From Brain Drain to Mutual Gain: Sharing the Benefits of High-Skill Migration; A Global Economy Built on Policies That Foster Mutual Gain Would Be Both Richer and Fairer Than One Premised on a War for Talent

By Hart, David M. | Issues in Science and Technology, Fall 2006 | Go to article overview

From Brain Drain to Mutual Gain: Sharing the Benefits of High-Skill Migration; A Global Economy Built on Policies That Foster Mutual Gain Would Be Both Richer and Fairer Than One Premised on a War for Talent


Hart, David M., Issues in Science and Technology


The news on high-skill migration (HSM) is good and getting better. More highly skilled people are moving across borders for education and work than ever before. Judging by figures on graduate-school applications from abroad that were released in March 2006 by the Council of Graduate Schools, the United States is recovering from its overreaction in the wake of the September 11, 2001, terrorist attacks and reestablishing its position as the most desirable destination for the world's talented and restless. HSM benefits the migrants themselves, the knowledge-producing community, and the global economy as a whole. Managed wisely, HSM might also benefit many of the countries in the developing world that traditionally have been thought to be hurt by it.

Although the aggregate benefits of HSM outweigh the aggregate costs, these benefits and costs are unevenly distributed. Indeed, at the national level, HSM has typically been seen as a zero-sum game, a brain drain that makes the rich richer and the poor poorer. Attachment to the brain drain metaphor these days, however, obscures as much as it illuminates. New research suggests that knowledge acquired abroad by talented migrants and the benefits that derive from that knowledge are returning home more often than in the past, even when the "brains" themselves do not. What's more, under some conditions, the prospect of migration may enhance, rather than reduce, human capital formation within source countries.

Before consigning the brain drain to the dustbin of history, though, a heaping helping of caution is in order. The incipient shift toward mutual gain is limited in scope and may prove fragile. Small developing countries remain vulnerable to human capital flight. Larger ones confront constraints on their capacity to absorb and use new ideas effectively. Migrants from all source countries face the prospect of a potent backlash within the receiving countries, animated by anti-immigrant sentiment and concern about the off shoring of jobs.

Policymakers around the world should seize emerging opportunities to expand the mutual gains that might be made through HSM. To do so, they will need to change the way they think about the issue and let go of the zero-sum metaphors of "brain drain" and "war for talent." Having done so, they will be better prepared to take creative steps toward achieving two objectives: strengthening the capacity of source countries, especially small ones, to absorb knowledge and extract benefits from it, and nurturing knowledge spillovers from receiving countries to source countries.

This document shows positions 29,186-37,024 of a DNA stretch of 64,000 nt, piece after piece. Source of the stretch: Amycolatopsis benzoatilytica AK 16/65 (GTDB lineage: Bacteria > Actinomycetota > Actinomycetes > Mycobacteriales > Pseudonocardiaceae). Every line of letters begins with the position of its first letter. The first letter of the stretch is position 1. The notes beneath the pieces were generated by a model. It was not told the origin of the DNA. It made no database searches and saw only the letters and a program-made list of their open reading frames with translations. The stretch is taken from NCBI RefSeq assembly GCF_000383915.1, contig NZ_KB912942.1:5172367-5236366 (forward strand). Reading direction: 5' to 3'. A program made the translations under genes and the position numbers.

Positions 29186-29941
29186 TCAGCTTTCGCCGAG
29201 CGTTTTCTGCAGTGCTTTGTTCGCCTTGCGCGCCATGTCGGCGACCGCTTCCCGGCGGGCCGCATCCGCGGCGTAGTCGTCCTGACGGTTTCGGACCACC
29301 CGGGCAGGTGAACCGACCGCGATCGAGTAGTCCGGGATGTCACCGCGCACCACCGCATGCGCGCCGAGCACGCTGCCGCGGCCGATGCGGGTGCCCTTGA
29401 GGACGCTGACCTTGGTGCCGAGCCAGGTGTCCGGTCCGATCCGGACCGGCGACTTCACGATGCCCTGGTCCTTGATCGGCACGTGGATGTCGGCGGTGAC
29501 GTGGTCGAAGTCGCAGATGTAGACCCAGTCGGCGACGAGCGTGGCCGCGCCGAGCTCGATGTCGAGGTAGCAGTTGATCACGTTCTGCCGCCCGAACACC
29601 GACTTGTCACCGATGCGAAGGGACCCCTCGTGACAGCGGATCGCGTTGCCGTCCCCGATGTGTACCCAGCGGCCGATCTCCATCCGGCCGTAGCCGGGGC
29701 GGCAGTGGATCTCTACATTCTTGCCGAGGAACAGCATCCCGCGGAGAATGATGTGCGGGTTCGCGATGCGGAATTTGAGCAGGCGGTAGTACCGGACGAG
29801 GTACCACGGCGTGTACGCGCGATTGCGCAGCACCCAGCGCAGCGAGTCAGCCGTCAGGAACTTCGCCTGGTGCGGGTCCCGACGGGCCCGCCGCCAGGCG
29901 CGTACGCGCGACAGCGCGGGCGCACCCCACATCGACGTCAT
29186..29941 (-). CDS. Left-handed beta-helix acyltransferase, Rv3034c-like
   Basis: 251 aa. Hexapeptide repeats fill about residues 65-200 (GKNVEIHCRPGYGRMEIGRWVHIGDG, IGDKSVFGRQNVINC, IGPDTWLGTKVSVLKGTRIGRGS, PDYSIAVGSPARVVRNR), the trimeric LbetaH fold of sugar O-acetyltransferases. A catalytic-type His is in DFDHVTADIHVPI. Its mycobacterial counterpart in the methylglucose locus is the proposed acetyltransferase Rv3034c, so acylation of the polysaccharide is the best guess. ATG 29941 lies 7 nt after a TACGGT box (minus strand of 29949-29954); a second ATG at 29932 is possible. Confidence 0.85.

The first rule of migration studies is to visualize large error bars around virtually every statement one reads. Data are spotty at best, limiting researchers' confidence in comparisons over long periods of time, across many countries, and among ill-defined subpopulations such as the highly skilled. Researchers sponsored by the International Monetary Fund (IMF), the Organization for Economic Cooperation and Development (OECD), and World Bank, among others, have only just begun to sort out and systematize information that has been collected by diverse national border control and census agencies.

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The data, such as they are, suggest that there is a rising tide of HSM. IMF and World Bank studies consistently find a high correlation between education and legal migration. In 2000, for instance, a person with a college or graduate-school education was six times more likely to migrate legally than was one with less than a high-school education. 37% of the legal immigrant stock in OECD countries, more than 20 million people all told, fell into the high-skill category, compared with 33% a decade earlier. Another 600,000 or so highly skilled people work outside of their native land on temporary visas at any given moment. And some 1.6 million men and women are studying abroad at the undergraduate or graduate-school levels, a number that has approximately doubled during the past 20 years. …

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